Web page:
While presidential hopefuls McCain and Clinton trek to Memphis on April 4th to commemorate the 40th anniversary of the assassination of Martin Luther King, Jr., was Obama's absence due to political inconvenience or personal smugness?
As the candidate running on a "post-racial" platform that best exemplifies King's "I Have a Dream" speech that hoped this nation would one day "not judge us by the color of our skin, but rather by the content of our character," Obama's absence was troubling to many in the African American community, especially of the civil rights era.
Most noted was Cornel West, the renowned Princeton University professor, public intellectual and author of the bestseller Race Matters. West is not only one of Obama's strongest supporters, but West is also one of Obama's political advisers.
Upset that Obama did not pay his respects to the historical significance of the day, West posted his sentiments, "On Obama Not Going to Memphis," on The Huffington Post.
I want to say that I'm deeply disappointed that my dear brother Barack Obama decided not to go pay tribute and lay his wreath for the great Martin Luther King, Jr. That brother Martin's profound love and deep sacrifice for black people, America and humanity is in no way reducible to political calculations, even for the campaign for presidency. That Martin Luther King Jr.'s deep commitment to unarmed truth and unconditional love can in no way be subject to strategies for access to political power.
Was this a public backhand slap from West signaling to the public, as well as to Obama, his concerns about Obama's calculated ambitions to the White House?
Or, as many Obama supporters in the African American community are now speculating, is there both a personal and ideological rift between West and Obama?
Given West's prominence and respect in the African American community nationwide, the Obama campaign knows if West breaks publicly from the campaign he'll take a substantial portion of black voters away from Obama come November (if Obama wins the Democratic nomination).
Having won the majority of African American voters in the Tennessee primary, Obama may have felt he did not need to come back to the state to do face time.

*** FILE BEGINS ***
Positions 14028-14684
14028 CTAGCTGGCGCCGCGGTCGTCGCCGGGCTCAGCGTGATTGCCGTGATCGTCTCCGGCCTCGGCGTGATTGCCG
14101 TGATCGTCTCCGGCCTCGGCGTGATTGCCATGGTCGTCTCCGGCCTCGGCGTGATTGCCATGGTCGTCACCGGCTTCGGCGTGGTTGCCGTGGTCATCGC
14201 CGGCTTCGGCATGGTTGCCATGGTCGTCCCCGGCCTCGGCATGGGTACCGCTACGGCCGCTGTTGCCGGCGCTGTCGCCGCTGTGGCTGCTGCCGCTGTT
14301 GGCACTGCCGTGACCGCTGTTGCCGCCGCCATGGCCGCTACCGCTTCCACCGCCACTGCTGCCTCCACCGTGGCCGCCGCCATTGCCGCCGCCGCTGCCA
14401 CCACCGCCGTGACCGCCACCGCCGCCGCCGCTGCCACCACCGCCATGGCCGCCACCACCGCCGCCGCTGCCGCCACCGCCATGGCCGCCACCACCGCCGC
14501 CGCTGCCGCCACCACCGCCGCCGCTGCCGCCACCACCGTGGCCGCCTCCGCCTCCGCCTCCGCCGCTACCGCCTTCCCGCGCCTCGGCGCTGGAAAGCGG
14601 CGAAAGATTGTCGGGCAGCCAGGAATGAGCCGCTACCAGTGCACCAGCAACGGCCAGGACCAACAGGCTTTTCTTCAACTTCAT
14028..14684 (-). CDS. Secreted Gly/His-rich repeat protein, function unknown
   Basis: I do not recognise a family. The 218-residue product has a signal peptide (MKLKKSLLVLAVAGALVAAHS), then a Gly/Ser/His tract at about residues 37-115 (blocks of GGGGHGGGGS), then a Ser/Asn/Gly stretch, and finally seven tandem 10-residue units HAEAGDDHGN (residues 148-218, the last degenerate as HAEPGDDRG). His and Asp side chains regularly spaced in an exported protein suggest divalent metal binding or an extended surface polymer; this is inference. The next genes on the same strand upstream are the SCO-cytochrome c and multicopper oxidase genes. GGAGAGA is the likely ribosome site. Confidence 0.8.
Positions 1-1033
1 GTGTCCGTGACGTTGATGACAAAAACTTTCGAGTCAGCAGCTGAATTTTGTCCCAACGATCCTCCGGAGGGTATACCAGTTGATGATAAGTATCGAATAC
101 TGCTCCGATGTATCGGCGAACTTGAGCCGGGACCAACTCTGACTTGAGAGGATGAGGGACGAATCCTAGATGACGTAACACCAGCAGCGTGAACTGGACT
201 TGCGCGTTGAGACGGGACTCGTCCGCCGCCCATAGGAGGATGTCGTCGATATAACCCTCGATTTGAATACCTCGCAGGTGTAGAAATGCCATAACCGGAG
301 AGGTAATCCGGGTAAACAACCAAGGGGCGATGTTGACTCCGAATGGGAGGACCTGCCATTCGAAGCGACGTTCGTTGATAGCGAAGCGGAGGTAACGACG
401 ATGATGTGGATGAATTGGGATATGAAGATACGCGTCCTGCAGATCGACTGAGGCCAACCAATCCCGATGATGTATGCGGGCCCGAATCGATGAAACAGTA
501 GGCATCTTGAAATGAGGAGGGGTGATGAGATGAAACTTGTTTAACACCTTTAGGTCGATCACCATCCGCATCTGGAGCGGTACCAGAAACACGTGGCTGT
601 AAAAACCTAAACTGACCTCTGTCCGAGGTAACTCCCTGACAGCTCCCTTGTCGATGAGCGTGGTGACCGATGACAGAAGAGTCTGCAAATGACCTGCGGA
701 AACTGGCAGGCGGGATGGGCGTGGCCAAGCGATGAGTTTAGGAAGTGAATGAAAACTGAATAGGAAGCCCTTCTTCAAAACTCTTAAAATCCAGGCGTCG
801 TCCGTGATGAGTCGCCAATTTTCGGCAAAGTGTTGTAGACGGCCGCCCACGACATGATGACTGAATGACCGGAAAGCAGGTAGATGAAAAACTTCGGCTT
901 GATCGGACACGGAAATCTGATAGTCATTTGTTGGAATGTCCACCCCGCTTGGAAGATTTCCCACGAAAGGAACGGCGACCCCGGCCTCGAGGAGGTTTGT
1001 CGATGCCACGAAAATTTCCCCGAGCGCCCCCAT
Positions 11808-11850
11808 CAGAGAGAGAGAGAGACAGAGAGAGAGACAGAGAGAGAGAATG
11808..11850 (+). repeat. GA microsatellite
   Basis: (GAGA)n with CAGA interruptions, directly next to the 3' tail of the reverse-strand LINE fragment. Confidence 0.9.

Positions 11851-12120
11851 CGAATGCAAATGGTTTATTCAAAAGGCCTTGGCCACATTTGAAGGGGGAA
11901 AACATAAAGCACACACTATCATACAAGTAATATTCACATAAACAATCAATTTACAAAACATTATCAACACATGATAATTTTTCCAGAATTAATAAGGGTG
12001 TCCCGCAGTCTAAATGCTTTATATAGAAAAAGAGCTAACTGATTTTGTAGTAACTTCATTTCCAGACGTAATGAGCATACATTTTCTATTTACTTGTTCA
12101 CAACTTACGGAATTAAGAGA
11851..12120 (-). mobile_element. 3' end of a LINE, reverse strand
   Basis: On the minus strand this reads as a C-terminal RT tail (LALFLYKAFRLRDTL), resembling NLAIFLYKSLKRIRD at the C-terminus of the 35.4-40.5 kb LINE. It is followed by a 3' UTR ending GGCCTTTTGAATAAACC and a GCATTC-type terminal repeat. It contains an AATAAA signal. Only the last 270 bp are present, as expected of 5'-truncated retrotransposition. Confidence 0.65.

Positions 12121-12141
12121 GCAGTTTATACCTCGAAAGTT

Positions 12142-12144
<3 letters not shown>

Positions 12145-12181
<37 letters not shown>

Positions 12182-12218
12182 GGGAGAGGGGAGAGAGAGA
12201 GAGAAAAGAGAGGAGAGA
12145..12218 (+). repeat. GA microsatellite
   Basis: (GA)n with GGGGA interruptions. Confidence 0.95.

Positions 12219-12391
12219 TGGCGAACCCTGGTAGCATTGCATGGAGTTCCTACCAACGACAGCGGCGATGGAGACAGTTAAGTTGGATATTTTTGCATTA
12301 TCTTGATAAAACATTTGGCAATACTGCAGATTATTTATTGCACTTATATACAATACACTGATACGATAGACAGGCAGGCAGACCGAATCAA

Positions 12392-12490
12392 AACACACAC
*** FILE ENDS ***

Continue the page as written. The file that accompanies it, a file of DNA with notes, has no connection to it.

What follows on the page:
But black talk show radios were abuzz with listeners calling in expressing their disappointment.
Tavis Smiley, one of America's most celebrated and respected media personalities and author of the bestseller Covenant With Black America,
called into the Tom Joyner Morning Show. Smiley asked listeners if Obama's absence was another signal of Obama only courting the African American vote when it is political advantageous for him to do so.
But this charge against Obama by Smiley is not new.
When Smiley invited Obama to this year's State of the Black Union, an event held annually during Black History Month and broadcast on C-Span, Obama declined but offered to send his wife Michelle. The event gathers a "Who's Who" of black intellectuals, pundits, activists, entertainers and politicians to discuss and brainstorm where black America is and where it is headed. And this year it was held in New Orleans to remind the American public of the Bush administration's unfinished business with its displaced citizens from Hurricane Katrina. This year's topic was "Reclaiming Our Democracy, Deciding Our Future." But Obama declined, stating he needed to continue his bid for the presidency. And in an open letter to Tavis Smiley, Barack asked Smiley to reconsider the invitation to let Michelle stand in for him.
I especially commend you for hosting this dialogue in New Orleans. On the eve of the Louisiana primary, I visited this great city for the fifth time since declaring my candidacy to share policy proposals for rebuilding the Gulf Coast so that we never experience another Hurricane Katrina. On February 9, I was deeply humbled to win the Louisiana primary with 86 percent of the African American vote and a 14 point lead among all voters who said they were adversely affected by Hurricane Katrina...
I understand that you have declined the campaign's request to have Michelle Obama speak on my behalf. I ask that you reconsider."
But Smiley, like many black New Orleans and now Tennesseans, feel that since Obama has won their votes he didn't need to show up in their state again.
Obama recognizes, however, that his bid for the presidency is made viable because of the civil rights movement and King, whom he did not have the time to stop for and pay tribute to.
"So don't tell me I don't have a claim on Selma, Alabama. Don't tell me I'm not coming home to Selma, Alabama. I'm here because somebody marched. I'm here because you all sacrificed for me. I stand on the shoulders of giants," Obama stated in his March 2007 address commemorating the Selma Voting Rights March.
And as this country's first legitimate black candidate for the White House, "Obama is virtually a third civil rights movement, the manifestation of Rev. Martin Luther King Jr.'s dream. His candidacy has produced a fervor in black America born of centuries of wanting. Nearly every black vote that Clinton thought was hers at the beginning of the race has been siphoned by Obama, Darryl Fears stated.
And in Obama winning our votes, he must also hear and heed to the moral imperative and hurt expressed by West:
"I have a very deep disagreement with my dear brother, Barack Obama -- in this case, commitment to truth is in tension with the quest for power"
Otherwise, we must wonder, if Obama can diss King, what manner of man do we have here?